Montauk, and more thoughts on travel

July 11, 2013 |  Category:   family life remembering travels










There are some memories that get left behind in childhood and some that stay imprinted in our minds. Not sure why some stay or go, but it’s been interesting to see how some of these childhood memories inform some of our decisions as parents.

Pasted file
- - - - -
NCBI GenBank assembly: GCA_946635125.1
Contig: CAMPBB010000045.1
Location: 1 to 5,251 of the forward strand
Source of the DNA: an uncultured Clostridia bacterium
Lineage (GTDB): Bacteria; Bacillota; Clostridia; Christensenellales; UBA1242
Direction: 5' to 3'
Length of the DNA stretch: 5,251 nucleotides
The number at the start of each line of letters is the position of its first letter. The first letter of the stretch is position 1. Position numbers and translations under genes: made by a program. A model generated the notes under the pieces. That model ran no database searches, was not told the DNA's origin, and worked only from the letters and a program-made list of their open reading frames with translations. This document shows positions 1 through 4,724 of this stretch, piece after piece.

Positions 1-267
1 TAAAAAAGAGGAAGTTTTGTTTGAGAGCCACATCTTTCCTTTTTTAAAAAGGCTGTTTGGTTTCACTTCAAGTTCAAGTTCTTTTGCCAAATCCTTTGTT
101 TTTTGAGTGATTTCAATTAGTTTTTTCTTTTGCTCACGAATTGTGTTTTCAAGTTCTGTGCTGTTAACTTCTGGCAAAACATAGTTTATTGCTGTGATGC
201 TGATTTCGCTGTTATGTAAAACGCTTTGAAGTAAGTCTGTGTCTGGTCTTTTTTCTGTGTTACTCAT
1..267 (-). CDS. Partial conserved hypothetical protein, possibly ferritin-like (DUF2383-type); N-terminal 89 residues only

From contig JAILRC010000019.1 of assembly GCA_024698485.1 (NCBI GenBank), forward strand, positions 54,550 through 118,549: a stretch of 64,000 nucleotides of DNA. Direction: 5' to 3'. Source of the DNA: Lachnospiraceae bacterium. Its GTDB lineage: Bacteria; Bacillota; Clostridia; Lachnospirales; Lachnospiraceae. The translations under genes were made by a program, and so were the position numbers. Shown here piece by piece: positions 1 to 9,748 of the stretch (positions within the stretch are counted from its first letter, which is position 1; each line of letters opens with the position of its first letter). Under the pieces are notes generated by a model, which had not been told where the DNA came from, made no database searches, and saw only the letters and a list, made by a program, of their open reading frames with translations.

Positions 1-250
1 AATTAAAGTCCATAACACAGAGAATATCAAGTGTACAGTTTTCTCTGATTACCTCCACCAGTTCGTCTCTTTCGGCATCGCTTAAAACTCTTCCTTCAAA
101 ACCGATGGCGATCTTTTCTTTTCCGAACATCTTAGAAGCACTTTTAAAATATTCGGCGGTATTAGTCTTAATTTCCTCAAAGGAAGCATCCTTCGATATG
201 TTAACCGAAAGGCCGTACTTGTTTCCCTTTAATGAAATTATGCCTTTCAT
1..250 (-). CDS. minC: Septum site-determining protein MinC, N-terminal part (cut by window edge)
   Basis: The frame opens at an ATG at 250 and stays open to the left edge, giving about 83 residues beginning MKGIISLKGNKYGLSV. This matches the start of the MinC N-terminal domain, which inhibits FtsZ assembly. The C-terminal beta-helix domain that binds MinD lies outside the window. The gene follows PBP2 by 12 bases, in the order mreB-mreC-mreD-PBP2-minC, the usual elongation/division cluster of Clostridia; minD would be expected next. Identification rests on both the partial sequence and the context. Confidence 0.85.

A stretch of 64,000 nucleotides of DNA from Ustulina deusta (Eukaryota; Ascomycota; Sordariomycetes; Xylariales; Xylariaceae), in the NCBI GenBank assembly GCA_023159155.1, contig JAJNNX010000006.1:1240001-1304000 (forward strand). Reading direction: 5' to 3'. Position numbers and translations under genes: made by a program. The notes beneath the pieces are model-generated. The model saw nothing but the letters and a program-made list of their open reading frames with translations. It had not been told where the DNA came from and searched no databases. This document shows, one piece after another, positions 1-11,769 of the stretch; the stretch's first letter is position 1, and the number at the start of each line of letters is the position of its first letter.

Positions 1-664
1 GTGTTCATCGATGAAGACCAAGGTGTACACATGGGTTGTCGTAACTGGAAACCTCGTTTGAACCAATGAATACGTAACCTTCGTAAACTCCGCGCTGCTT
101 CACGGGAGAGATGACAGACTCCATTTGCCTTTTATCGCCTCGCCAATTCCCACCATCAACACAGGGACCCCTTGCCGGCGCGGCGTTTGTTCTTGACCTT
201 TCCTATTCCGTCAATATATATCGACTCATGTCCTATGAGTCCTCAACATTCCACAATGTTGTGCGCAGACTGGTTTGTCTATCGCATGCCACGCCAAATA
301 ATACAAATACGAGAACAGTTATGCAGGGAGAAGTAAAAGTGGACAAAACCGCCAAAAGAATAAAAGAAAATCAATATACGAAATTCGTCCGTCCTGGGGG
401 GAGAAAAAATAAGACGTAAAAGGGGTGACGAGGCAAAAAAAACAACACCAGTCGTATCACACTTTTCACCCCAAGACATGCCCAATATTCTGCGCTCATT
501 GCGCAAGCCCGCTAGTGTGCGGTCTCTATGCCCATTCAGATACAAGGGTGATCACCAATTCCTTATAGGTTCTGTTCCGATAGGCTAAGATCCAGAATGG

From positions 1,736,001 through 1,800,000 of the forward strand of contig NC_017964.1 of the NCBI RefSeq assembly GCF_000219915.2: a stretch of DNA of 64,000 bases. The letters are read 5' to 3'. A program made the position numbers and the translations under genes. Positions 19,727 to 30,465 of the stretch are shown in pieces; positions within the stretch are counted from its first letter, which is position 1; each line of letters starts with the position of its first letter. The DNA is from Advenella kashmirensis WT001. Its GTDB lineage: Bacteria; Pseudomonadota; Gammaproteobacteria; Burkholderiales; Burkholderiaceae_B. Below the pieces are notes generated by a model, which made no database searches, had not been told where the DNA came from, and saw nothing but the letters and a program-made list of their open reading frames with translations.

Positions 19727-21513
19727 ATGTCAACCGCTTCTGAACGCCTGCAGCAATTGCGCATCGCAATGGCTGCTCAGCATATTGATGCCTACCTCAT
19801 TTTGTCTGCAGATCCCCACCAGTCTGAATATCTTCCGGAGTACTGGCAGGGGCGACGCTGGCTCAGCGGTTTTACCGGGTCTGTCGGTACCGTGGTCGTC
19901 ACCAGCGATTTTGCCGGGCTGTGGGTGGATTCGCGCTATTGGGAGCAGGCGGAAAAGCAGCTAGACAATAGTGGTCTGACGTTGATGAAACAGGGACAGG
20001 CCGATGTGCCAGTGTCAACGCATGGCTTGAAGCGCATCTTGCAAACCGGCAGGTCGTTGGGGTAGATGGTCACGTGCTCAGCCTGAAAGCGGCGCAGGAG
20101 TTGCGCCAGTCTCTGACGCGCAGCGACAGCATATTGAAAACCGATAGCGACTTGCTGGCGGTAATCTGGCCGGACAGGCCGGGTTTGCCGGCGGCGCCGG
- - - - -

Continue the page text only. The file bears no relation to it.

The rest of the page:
I’ve written before about how we rarely traveled when I was a kid. From photos, it appears that my parents and I did a bit more traveling in my earliest years before my brother was born – I remember going to Niagara Falls; I’ve seen photos of us in Washington DC. But it seems that after my brother came along, the traveling became less frequent. I don’t know if it’s cultural and the influence of how my parents grew up themselves, but I’m pretty sure the whole notion of vacation didn’t exist under the circumstances of their upbringing back in Korea. I remember getting exasperated by their “why do you have to go there?” response every time I told them that I was going on a trip. They never understood why I wanted to leave NY when NY had everything. And visiting a destination twice? That was even harder for them to understand. But sometimes I also wonder if this was actually the norm back when I was a kid because I don’t remember any of my friends traveling either. Maybe it happened, but from my recollection I never heard of my friends taking trips to Florida or the Caribbean during Spring Break or going to Europe, or really anywhere. It could just be that I grew up in a working class neighborhood in Queens and people vacationed the way we did – occasional weekend motel trips to Montauk or the Poconos – or that vacation was an entirely different concept back in the 70s or 80s, but Spring Break and Summer vacations to us were playing in the back yard, playing with our toys, watching TV and yes, sitting around the house getting bored.